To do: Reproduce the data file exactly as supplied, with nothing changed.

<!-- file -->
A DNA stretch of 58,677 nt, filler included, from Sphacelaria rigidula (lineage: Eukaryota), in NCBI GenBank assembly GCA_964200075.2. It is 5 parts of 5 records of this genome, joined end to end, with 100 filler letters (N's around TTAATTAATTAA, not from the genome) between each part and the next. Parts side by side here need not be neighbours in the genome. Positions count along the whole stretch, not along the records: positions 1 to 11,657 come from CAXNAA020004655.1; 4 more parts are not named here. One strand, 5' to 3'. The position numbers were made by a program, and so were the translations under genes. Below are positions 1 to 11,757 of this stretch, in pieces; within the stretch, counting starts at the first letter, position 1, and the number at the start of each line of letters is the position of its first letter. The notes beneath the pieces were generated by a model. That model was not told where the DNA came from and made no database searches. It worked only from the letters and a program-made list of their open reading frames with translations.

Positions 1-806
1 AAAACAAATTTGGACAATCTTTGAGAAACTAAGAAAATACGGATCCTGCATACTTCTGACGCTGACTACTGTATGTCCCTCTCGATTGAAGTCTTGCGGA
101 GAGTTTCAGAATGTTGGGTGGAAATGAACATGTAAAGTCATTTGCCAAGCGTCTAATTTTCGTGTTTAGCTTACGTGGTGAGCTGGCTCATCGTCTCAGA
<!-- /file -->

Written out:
A DNA stretch of 58,677 nt, filler included, from Sphacelaria rigidula (lineage: Eukaryota), in NCBI GenBank assembly GCA_964200075.2. It is 5 parts of 5 records of this genome, joined end to end, with 100 filler letters (N's around TTAATTAATTAA, not from the genome) between each part and the next. Parts side by side here need not be neighbours in the genome. Positions count along the whole stretch, not along the records: positions 1 to 11,657 come from CAXNAA020004655.1; 4 more parts are not named here. One strand, 5' to 3'. The position numbers were made by a program, and so were the translations under genes. Below are positions 1 to 11,757 of this stretch, in pieces; within the stretch, counting starts at the first letter, position 1, and the number at the start of each line of letters is the position of its first letter. The notes beneath the pieces were generated by a model. That model was not told where the DNA came from and made no database searches. It worked only from the letters and a program-made list of their open reading frames with translations.

Positions 1-806
1 AAAACAAATTTGGACAATCTTTGAGAAACTAAGAAAATACGGATCCTGCATACTTCTGACGCTGACTACTGTATGTCCCTCTCGATTGAAGTCTTGCGGA
101 GAGTTTCAGAATGTTGGGTGGAAATGAACATGTAAAGTCATTTGCCAAGCGTCTAATTTTCGTGTTTAGCTTACGTGGTGAGCTGGCTCATCGTCTCAGA